And the LORD has laid on him the iniquity of us all.
I read and reread the line above and honestly wonder if there is any reason to continue this article—to try and add to that great truth that says, again, “and the LORD has laid on him the iniquity of us all.” Considering this, is there really anything else that needs to be said? Maybe not.
Here’s a feeble attempt . . . As Christian people, do we recognize that every wicked thought, every evil deed, and every vicious word—whether past, present, or future—has already been nailed with Jesus on the cross? Do we see that every wrong step we have taken and will take has been crucified with our great Savior, Jesus Christ? Do we cling to the fact that, as Christians, as immersed believers, our sins are washed away because of the death, burial, and resurrection of our perfect and holy Lord? Do we believe that, as people of Christ, what we have done and said and thought and imagined is all forgiven, and that we no longer have to dwell upon it, because the Son of God has paid for us the price of our guilt and sin? Do we rest in the reality that Christ is ours and we are his and that when he returns we will be like him—in every way!—and that we will see him as he is?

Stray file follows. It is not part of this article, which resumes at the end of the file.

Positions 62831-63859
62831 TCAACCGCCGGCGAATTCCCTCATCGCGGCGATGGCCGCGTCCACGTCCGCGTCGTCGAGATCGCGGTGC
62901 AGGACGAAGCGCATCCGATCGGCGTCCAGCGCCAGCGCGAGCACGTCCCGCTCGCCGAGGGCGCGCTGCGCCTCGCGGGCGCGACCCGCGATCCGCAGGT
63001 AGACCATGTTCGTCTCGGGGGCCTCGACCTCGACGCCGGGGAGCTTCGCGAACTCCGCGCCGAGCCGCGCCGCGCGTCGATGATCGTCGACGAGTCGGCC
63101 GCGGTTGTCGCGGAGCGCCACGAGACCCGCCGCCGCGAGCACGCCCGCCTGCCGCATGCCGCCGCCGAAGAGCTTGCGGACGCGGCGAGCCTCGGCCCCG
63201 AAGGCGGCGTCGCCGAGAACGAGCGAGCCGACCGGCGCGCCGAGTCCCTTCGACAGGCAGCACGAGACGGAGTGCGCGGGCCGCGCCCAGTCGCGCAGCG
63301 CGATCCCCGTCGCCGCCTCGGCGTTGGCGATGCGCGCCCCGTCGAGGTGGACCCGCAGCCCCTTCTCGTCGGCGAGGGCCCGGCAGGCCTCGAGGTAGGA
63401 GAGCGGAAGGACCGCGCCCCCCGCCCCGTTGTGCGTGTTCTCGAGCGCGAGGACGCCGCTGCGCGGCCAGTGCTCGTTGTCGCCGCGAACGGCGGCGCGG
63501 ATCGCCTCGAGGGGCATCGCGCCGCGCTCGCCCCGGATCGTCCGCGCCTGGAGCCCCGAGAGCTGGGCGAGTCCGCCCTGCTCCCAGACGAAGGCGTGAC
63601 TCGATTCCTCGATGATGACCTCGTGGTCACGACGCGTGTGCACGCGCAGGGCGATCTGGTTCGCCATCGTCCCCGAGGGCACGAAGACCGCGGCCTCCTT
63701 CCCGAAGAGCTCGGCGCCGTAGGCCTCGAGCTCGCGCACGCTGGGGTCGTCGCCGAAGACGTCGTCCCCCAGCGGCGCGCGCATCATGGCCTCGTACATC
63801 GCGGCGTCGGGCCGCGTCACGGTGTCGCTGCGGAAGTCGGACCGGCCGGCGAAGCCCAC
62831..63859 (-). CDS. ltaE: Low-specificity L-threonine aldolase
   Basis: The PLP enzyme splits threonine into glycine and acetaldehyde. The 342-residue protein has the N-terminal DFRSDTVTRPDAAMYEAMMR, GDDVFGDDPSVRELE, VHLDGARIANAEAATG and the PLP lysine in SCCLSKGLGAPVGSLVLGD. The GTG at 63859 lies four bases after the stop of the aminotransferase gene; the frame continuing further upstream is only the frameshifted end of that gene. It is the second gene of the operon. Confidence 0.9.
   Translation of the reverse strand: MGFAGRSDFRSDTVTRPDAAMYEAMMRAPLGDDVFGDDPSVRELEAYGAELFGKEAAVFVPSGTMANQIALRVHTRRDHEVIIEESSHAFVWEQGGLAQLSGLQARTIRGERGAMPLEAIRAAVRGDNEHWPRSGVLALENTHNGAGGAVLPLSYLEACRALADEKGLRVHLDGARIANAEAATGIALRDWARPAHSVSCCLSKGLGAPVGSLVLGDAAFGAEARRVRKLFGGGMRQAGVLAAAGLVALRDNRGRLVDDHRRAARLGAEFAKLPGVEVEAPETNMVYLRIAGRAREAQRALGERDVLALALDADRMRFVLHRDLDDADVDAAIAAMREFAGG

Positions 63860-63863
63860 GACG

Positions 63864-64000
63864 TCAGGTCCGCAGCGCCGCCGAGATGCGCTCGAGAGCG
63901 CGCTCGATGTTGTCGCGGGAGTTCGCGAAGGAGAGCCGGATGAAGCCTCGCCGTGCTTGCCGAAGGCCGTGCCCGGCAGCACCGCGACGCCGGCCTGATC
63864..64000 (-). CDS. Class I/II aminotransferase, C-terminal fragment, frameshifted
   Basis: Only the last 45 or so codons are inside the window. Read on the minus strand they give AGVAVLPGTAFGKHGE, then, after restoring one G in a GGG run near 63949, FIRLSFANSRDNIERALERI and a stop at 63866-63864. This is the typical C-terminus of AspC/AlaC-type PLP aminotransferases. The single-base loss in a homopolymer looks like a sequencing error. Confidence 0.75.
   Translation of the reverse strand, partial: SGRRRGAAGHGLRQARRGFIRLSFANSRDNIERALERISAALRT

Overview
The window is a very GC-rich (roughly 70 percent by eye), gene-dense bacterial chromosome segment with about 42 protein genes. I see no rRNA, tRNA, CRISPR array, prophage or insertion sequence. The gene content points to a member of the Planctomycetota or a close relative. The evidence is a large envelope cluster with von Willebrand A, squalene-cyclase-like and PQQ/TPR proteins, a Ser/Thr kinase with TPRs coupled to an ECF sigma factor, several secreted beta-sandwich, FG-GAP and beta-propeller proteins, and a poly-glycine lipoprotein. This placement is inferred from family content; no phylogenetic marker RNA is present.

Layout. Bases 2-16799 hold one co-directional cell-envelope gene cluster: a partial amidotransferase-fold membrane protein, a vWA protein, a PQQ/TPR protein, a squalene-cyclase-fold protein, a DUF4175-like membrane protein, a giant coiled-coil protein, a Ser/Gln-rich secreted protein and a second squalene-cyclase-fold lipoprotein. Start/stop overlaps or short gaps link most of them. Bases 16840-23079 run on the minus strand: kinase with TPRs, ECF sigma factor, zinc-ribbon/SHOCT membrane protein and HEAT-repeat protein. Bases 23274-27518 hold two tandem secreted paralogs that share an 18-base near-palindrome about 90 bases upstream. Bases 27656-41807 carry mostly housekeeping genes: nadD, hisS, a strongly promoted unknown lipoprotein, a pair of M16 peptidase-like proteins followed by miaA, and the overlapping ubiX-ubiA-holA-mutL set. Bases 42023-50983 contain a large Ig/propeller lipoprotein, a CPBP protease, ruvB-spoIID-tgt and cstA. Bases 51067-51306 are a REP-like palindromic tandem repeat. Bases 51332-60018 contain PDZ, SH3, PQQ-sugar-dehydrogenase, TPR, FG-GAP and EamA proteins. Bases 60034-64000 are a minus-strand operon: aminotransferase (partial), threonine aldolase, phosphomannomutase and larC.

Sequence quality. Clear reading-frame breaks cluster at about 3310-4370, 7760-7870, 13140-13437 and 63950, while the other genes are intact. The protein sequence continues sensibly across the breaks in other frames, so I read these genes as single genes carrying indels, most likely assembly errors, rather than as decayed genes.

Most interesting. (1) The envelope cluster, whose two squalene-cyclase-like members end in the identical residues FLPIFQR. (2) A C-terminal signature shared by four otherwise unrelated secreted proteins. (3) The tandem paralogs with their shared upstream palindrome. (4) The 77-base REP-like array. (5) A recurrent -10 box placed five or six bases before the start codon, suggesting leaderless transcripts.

I imagine that we sometimes do and we sometimes don’t. There are days (hours? minutes?) where we find comfort in the salvation that we have in Christ. Yet there are also days (hours? minutes?) where we wonder, we doubt, and we struggle. Yet the great prophet Isaiah reminds us of the sacrifice that in his time was to come, and that in our time has already come. This is the ultimate, final, once-for-all sacrifice that would forever remove sin from those who believe in and follow Christ: “And the LORD has laid on him the iniquity of us all.”
Because we are truly saved, we rejoice with the voice of the heavenly beings in Revelation 4:8, “Holy, holy, holy is the Lord God almighty, who was and is and is to come.”
Yes, yes, yes! Holy is this great One who has paid our debt.